Tuesday, 30 September 2014

Book Review: Firelight by Kristen Callihan

Miranda Ellis is a woman tormented. Plagued since birth by a strange and powerful gift, she has spent her entire life struggling to control her exceptional abilities. Yet one innocent but irreversible mistake has left her family's fortune decimated and forced her to wed London's most nefarious nobleman.

Lord Benjamin Archer is no ordinary man. Doomed to hide his disfigured face behind masks, Archer knows it's selfish to take Miranda as his bride. Yet he can't help being drawn to the flame-haired beauty whose touch sparks a passion he hasn't felt in a lifetime. When Archer is accused of a series of gruesome murders, he gives in to the beastly nature he has fought so hard to hide from the world. But the curse that haunts him cannot be denied. Now, to save his soul, Miranda will enter a world of dark magic and darker intrigue. For only she can see the man hiding behind the mask.

Romance novels are insanely popular and millions of readers’ worldwide pick up romance books every single day.  So if they are in such high demand and sell so well why are they not taken seriously? Is it because they appeal mainly to female readers? Is it because they focus on the romance instead of the serious subjects and flowery prose of literary fiction? It seems crazy to me that we should belittle a genre that gets millions picking up books every day.  A lot of people think romance isn’t a ‘real’ genre and they brush it aside with a roll of the eyes.  But I think that romance is one of the harder genres to write because its authors can’t just rely on great writing, detailed descriptions, fully rounded characters and exciting story telling.  A romance on paper only works if the reader can believe in it and that belief stems from the author managing to inject chemistry into the characters relationship and chemistry isn’t the easiest thing to write.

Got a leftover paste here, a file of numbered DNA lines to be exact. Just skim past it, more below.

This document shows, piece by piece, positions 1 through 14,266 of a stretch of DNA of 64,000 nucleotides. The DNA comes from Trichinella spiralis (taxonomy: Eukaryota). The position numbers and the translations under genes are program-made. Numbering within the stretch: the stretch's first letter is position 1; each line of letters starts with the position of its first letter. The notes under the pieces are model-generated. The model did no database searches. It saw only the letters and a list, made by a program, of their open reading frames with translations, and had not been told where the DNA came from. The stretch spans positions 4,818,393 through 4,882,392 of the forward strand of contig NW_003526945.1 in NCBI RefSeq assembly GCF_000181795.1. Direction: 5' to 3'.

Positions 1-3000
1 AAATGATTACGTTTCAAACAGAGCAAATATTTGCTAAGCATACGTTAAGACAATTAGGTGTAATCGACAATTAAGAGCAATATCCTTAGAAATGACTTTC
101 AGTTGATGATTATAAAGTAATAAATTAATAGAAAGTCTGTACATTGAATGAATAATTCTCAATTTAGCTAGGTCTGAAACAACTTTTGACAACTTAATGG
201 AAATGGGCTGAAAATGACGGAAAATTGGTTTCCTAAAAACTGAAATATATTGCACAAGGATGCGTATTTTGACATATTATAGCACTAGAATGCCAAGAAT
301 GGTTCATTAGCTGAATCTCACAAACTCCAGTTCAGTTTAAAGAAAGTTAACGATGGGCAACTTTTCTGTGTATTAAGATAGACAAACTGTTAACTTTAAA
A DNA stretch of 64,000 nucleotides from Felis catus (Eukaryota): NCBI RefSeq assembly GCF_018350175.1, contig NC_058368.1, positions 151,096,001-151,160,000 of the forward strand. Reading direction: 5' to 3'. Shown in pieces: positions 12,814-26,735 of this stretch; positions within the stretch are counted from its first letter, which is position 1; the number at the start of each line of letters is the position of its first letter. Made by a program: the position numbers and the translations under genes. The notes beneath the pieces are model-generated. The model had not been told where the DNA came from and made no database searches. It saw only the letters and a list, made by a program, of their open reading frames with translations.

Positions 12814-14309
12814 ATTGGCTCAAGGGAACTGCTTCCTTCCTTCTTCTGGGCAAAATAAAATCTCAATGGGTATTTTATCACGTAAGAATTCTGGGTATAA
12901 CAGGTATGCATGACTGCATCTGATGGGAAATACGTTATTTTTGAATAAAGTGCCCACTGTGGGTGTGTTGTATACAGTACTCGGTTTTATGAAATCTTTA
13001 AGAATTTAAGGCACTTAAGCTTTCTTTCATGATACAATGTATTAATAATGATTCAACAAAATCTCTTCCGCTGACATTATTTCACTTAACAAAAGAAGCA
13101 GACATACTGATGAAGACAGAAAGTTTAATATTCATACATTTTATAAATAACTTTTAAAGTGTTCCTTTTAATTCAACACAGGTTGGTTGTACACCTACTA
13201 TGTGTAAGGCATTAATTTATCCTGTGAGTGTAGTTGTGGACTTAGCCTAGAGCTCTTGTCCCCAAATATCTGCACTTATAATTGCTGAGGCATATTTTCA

I really hate to put Firelight by Kristen Callihan into the romance category purely because I feel like once I put it there you might not take it seriously, and I think that would be a real shame because Firelight was actually very, very good.  I liked everything about it from Callihan’s writing to the romance between the characters it all worked for me. 

Kristen Callihan’s writes very well.  She manages to bring the Victorian streets of London alive with her vivid descriptions and atmospheric writing.  It was dark and gothic which really suited me as I like that in my books.  There was a supernatural element to the book but Callihan managed to produce the gothic feeling by using the time period, some brilliant world building and description instead of falling back onto the paranormal.  The story itself was very enjoyable and easy to follow, it never dragged and I found myself losing hours to it without even realising.  There was plenty of action, humour and romance that kept me entertained from start to finish.  My only problem came at the end of the book, the big show down felt rushed and I never truly understood the supernatural part of the story.  As a murder mystery I thought this book was fantastic but as a paranormal novel this didn’t quite work.

The main reason I liked this book was the characters.  I really loved both Miranda and Benjamin which is rare for me.  Often in books where there are two dominant characters I find one of the main characters is lacking something, often because the author put more into one character leaving the other feeling only half created.  I didn’t have that problem here, both were well rounded and created and I managed to relate to them both.  I really liked Miranda she is an independent and strong woman living in a world that expects woman to shut up and sit down.  She doesn’t and I admire that, she was strong, feisty and she wasn’t about to let anyone tell her what to do, especially her moody new husband Benjamin.

Before I explain my utter adoration for Benjamin I should probably tell you that I am a massive Phantom of the Opera fan and that I generally have a lot of emotional feelings for the Phantom himself.  In a lot of ways Benjamin was like The Phantom they both wear masks, they are both capable of terrible things whilst being vulnerable and emotionally unstable.  Unlike the Phantom Benjamin carried a softer side, he was capable of being terrifying and selfish but in the end chose not to be because Miranda was able to bring him some sort of peace from all the violence and fear he had been living with.  Benjamin finally came across someone who not only wasn’t scared to put him in his place but was willing to face the darkness with him and that is why the romance worked so well between them.  The chemistry and equality between them made their romance believable and beautiful.

Firelight is full of gothic descriptions, loveable characters and nail biting action.  It is a great romance but more than that it is a great book.  

4 stars

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Published 30th September 2014 by piatkus (originally published January 31st 2012 by Forever)

Darkest London book 1

A free copy of this book was provided in exchange for an honest review.

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